The Best Ketone Meters To Monitor Ketosis – Christmas 2017

The Best Ketone Meters To Monitor Ketosis – Christmas 2017

The goal of a high-fat, low-carb diet is to get into a state called Ketosis where the body burns fat as fuel rather than using glucose as its source of energy. Types of Ketone Meters There are several types of ketone meters available that monitor ketosis in vastly different ways, some more accurate than others and some more convenient others. We’ll discuss 3 types of Ketone Meters available starting with the best on the market today in 2017. Ketonix Breath Ketone Analyzer The Ketonix breath analyser doesn’t use any blood glucose test or test strip, it works by analysing acetone on your breath that your body produces when you’re in a state of ketosis. The Ketonix is slightly less accurate as blood ketone and glucose meters are per test. But they are more convenient With the Ketonix, you can test yourself an unlimited amount of times, hourly if you like. Which is ideal if you want to see how various foods effect ketosis after you’ve eaten them or even the effects exercise has. The Ketonix is affordable when you take into account the price of test strips for blood monitors. (Many companies give away cheap versions of blood monitors but make their money on testing strips). The Ketonix has no test strips and requires no further outlay. Ketonix also comes with software that will keep a log and also calibrates the device to the optimal settings for your goals. If you’re trying to monitor ketones under conditions such as athletic performance, weight loss, diabetes, alzheimer’s or epilepsy. The Ketonix adjusts its settings to test whether you’re in the ideal range for that condition. The Ketonix Breath Ketone Analyzer is a one-off payment you can read more & check them out here. Blood Ketone Meter One of the best & most precise ways of monitoring ketosis is with a Continue reading >>

Why I Stopped Testing My Ketones On A Ketogenic Diet

Why I Stopped Testing My Ketones On A Ketogenic Diet

On measuring Ketones. Like many people, when I first started a Ketogenic diet in early 2014 I bought the Ketostix and just couldn’t wait to see the color change. And change it did! It was neat, and it provided motivation for me to continue. Eventually, I got a blood meter, a breath meter and spent lots of time (and money) testing ketones. Between a Ketonix Breath Ketone Analyzer, as well as dozens of blood ketone test strips, I’ve probably spent well over $500 testing ketones. The main thing I learned from my extensive ketone testing regimen is that the results vary widely and there’s little application to my goals. Eventually, I stopped testing and here are several reasons why: 1. Burning fatty acids from fat is the main benefit of a ketogenic diet On a ketogenic diet, some of the brain’s energetic demand is fueled by ketones, but the heart, muscles, etc. are fueled by fatty acids. Most of the energy we utilize both at rest and at sub-maximal exertion on a ketogenic diet is fatty acid, not ketones. Quoting Dr. Ron Rosedale on chasing ketones at the Keto Summit: “I don’t want people to have the mindset that it’s the ketones that are the benefit of the diet. They are a beneficial side effect, but the main benefit is that you are burning fatty acids from fat. The more fatty acids from fat you are burning, the less glucose you need to burn. And that’s really where you are getting the benefit…So ketones are great but the term ketogenic diet indicating that the diet is so good because you are generating all these ketones is a misinterpretation of the benefit. The main benefit is that you are burning fatty acids, and as a side effect of burning fatty acids you are producing ketones that your body can burn too!” 2. Urine Ketones aka “peetones” are ridic Continue reading >>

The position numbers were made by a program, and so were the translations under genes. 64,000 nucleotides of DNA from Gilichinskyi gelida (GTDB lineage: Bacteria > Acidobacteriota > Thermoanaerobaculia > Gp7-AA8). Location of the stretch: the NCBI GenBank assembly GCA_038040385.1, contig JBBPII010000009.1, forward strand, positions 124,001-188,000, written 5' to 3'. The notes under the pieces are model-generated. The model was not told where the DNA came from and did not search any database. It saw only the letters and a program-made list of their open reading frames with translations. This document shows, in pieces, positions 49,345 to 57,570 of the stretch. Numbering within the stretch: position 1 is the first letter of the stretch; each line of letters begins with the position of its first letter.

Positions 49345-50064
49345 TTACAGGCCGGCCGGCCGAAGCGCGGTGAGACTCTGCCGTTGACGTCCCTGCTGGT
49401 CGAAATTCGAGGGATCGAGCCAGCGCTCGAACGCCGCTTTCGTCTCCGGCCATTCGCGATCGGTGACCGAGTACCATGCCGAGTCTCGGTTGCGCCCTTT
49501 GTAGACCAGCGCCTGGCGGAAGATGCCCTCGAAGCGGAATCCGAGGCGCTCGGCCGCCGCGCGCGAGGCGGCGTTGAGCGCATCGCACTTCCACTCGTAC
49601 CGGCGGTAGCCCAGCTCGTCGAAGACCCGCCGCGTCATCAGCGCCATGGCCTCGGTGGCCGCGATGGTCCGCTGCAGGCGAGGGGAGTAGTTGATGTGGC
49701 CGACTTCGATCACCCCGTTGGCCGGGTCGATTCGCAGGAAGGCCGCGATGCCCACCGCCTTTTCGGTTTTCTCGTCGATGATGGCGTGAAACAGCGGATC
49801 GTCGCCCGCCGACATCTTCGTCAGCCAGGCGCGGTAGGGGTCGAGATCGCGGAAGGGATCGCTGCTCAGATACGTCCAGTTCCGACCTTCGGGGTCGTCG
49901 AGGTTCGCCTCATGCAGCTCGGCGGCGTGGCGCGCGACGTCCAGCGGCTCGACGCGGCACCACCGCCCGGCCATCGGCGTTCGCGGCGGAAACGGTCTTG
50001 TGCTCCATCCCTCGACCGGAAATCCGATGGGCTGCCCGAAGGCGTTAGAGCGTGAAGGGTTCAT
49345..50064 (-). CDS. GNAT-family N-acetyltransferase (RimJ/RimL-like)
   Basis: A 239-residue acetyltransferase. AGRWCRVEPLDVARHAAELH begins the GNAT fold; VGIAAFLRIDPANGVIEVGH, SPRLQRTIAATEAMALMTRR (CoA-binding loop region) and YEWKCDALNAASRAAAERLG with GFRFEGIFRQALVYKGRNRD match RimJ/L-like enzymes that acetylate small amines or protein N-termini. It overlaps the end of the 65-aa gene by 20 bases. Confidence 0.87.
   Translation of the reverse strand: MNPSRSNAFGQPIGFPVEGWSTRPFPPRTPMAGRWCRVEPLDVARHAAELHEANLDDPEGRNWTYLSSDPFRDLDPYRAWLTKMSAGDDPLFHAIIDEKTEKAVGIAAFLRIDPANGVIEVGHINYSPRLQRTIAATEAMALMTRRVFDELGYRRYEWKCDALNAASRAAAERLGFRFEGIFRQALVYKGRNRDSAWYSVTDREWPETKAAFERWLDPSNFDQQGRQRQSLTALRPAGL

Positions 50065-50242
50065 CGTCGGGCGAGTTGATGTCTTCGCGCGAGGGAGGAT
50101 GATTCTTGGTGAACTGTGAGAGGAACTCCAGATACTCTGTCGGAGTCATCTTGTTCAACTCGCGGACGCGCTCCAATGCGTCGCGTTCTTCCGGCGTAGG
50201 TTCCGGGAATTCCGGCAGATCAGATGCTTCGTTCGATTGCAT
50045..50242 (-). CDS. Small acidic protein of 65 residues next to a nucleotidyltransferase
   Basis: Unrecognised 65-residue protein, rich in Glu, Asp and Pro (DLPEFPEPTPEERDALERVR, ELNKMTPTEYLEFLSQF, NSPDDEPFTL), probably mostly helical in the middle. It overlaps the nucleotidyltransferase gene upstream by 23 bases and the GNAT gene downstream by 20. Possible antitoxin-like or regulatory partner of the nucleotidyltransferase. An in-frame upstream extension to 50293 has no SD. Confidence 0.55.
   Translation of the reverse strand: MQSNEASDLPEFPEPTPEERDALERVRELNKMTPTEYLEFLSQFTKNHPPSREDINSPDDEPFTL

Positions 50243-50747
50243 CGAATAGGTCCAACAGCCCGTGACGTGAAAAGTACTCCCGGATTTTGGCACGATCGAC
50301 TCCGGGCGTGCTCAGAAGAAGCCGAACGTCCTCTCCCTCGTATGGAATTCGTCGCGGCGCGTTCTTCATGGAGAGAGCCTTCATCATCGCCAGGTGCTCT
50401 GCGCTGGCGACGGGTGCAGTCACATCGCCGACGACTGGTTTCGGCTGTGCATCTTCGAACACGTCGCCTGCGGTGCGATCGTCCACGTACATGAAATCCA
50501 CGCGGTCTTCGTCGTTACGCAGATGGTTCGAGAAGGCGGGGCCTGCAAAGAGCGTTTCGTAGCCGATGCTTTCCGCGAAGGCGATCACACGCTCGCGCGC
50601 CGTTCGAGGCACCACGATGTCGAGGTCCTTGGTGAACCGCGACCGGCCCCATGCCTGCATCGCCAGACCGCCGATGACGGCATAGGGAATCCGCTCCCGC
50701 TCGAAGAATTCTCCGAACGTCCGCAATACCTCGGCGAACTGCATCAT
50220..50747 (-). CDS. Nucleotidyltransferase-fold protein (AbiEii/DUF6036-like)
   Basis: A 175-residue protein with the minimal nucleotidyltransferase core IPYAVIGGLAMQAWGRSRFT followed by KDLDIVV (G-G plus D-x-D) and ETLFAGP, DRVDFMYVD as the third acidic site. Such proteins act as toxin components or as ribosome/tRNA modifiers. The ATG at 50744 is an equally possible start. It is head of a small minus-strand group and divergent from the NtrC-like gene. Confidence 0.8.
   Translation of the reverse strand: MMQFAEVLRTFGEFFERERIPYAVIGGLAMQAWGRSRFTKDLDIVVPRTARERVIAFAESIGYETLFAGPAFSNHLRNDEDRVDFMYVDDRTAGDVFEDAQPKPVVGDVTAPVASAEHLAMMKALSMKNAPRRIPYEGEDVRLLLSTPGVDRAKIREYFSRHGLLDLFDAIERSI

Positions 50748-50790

How To Detect Ketosis

How To Detect Ketosis

How can you tell if your low-carbing efforts have been effective enough to induce ketosis? Learn how to check your ketones! The state of ketosis The state of ketosis means that the body has switched from depending on carbohydrates for energy to burning fats for fuel. This means not only dietary fats (olive oil, guacamole, deep-fried pig ears), but also all the jiggly bits around your waist — clearly a desirable state for anyone looking to shed extra weight. When the body metabolizes fat, it generates molecules called ketones (also known as ketone bodies). As you restrict carbohydrate intake and amp up the dietary fat, more fat is metabolized and a greater quantity of ketones are created. Most of the cells in your body — including those in your brain — are able to use ketones for energy, although many people experience a few days’ adjustment period, often called the low carb flu. One of the varieties of ketones generated — acetone — cannot be used by the body and is excreted as waste, mostly in the urine and the breath. Conveniently, this makes it very simple to measure whether or not you are in ketosis. Upon entering ketosis, some people report a distinct change in the smell of their breath as a result of the extra released acetone. It could be “fruity” — it’s been likened to overripe apples — or even “metallic.” If you notice this happening during your first few days of changing your diet, it could be a good sign you’re in ketosis. The unusual smell isn’t anything dangerous, but it could be annoying. Drinking plenty of water should help, or get yourself some sugar-free gum. Most people report “keto-breath” diminishing after the first few weeks. Detecting ketones in urine The more accurate way — and the one we recommend — to check f Continue reading >>

Measuring Ketosis